BLOG POST: Naming – Chris Davies

Chris-Davies-profile-232x300Douglas Rushkoff, a new media guru, coined the term screenagers back in the 1990s. It is a truly horrendous neologism, a real stinker, which amazingly found its way into the OED (check the online version). It was an early shot at the notion which later worked only too well when Prensky came up with “digital native”, giving apparent substance to the science fiction fantasy that digital technologies have somehow short-circuited evolution and transformed young people into a new species, on the basis of their capacity to play Doom and download illegal files.

Neither Rushkoff nor screenagers are the point here, but rather the whole business of trying to make up new words to cope with a changing world. It doesn’t happen overnight. Television is a great case in point, although actually the word was invented before the thing itself, which was clever: the word means seeing at a distance, and was first used at the 1900 World’s Fair. Despite the first TVs being made in the 1920s, there was still uncertainty about its name in 1936, when a competition to find the best TV system threw up all sorts of arguments about what to call it, leading to alternate suggestions such as radioscope, farscope, mirascope, optiphone, and lustreer.

The name of something matters and, like babies and goldfish, new things don’t tend to arrive already named (well babies sometimes do in fact, but I reckon people should wait to see what they look like). It is not as obvious as it seems what something should be called: just using it or looking at it won’t necessarily make it clear either. Bicycles, for instance, were once called pedestrian accelerators, and velocipedes (same thing I think), and you can see the point. But once someone came up with the name bicycle, the search was over. It only took sixty years.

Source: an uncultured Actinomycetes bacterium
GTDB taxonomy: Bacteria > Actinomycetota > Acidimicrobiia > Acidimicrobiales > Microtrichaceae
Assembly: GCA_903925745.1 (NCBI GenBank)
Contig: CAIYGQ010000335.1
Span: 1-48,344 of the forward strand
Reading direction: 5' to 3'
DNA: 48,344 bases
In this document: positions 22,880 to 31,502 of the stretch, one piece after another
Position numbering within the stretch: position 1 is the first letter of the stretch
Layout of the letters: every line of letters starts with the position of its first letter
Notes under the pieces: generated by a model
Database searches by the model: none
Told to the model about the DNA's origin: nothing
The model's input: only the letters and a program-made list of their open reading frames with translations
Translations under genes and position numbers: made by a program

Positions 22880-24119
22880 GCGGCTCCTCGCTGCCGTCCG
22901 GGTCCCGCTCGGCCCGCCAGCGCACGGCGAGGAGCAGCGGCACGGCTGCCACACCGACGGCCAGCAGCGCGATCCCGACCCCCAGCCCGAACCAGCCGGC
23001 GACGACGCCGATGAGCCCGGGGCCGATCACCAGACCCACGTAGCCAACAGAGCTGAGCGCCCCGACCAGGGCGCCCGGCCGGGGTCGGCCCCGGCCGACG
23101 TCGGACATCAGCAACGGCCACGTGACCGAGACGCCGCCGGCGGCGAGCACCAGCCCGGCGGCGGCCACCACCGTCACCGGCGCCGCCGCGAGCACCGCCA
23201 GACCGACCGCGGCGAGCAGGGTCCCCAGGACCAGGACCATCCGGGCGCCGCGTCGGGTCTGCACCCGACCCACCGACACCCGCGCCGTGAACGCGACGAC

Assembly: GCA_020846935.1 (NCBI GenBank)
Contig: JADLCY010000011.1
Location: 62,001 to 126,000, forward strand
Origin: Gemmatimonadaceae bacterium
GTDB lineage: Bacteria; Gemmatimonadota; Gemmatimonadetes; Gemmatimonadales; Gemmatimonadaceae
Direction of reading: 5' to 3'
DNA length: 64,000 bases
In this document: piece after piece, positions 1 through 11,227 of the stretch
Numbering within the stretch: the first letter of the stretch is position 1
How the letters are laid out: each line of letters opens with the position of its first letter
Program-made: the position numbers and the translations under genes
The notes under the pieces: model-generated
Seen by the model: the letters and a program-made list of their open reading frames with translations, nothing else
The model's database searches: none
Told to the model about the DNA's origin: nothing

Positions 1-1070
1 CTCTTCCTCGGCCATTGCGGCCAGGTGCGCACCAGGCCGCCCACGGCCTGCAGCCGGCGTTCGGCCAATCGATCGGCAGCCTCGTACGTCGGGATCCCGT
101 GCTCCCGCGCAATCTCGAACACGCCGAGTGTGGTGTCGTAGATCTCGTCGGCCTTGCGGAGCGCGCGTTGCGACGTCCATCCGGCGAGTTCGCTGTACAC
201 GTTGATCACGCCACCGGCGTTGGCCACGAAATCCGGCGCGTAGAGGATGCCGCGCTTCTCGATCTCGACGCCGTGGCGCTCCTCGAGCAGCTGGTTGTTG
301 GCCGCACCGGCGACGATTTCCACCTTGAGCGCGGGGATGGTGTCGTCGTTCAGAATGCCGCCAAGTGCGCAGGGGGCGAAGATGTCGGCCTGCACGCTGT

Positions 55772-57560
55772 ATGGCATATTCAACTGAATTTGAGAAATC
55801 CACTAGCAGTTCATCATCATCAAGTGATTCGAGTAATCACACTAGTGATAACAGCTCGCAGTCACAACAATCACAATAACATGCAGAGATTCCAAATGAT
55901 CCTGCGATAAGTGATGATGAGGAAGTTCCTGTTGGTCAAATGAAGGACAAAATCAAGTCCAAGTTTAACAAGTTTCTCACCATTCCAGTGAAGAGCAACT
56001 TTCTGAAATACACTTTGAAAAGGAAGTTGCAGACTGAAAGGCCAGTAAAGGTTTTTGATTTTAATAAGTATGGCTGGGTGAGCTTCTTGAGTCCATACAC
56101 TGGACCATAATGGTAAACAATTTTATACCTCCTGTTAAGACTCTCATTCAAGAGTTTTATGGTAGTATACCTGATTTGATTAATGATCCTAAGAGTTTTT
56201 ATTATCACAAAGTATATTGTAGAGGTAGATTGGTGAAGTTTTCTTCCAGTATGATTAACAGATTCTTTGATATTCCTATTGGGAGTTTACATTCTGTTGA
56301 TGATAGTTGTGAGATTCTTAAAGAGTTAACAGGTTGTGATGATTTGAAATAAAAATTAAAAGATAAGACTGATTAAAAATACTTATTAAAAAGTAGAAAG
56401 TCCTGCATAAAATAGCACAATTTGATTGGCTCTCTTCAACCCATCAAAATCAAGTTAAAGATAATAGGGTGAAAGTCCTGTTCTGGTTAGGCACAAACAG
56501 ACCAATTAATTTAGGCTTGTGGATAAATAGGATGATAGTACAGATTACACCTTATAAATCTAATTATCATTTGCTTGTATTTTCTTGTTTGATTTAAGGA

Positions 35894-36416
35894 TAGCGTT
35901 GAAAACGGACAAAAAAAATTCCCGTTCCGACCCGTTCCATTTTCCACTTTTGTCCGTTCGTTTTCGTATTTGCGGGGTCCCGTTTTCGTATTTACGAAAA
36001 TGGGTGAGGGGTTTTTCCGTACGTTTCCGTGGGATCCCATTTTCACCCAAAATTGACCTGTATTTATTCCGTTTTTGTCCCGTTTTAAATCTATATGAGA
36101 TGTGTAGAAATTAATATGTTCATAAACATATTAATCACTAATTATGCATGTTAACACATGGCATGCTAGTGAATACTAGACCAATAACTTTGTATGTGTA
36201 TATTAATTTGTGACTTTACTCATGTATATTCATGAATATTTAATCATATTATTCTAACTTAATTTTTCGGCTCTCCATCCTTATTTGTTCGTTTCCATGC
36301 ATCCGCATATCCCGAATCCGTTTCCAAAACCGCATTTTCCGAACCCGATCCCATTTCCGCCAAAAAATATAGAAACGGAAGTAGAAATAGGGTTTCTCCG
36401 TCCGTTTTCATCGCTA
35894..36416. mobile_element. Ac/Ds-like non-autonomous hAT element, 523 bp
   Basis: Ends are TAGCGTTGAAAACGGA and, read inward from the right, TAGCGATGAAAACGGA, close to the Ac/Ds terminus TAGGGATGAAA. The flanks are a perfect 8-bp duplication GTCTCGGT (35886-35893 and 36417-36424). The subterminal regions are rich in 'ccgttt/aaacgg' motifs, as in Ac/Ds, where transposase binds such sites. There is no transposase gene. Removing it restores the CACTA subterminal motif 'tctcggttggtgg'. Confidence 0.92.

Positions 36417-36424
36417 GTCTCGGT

It’s been a bit of a struggle too to find a way of talking about educational technologies. ICTs. Technology Enhanced Learning. Digital literacy. New media literacy. Computer Assisted Learning. Computer Supported Collaborative Learning. Blended Learning. eLearning. I long held the belief, wrongly I now realise, that if you can’t name something with any certainty it means that you don’t know what you are talking about. But actually trying to find out what to call something is all part of the process of gradually learning what that thing is, because all new things take a while to reveal themselves; you have to work at it. There is no single good term as yet for what we do, which is to investigate and illuminate how digital tools and networks, and the practices surrounding them, change education and learning in various ways. eLearning used to feel like a respectable shorthand for that, but its connotations have become more specific and limited, which is why we changed the name of our research group  to Learning and New Technologies. Actually, the Learning And New Technologies Research Network. Look out for our logo, coming soon.

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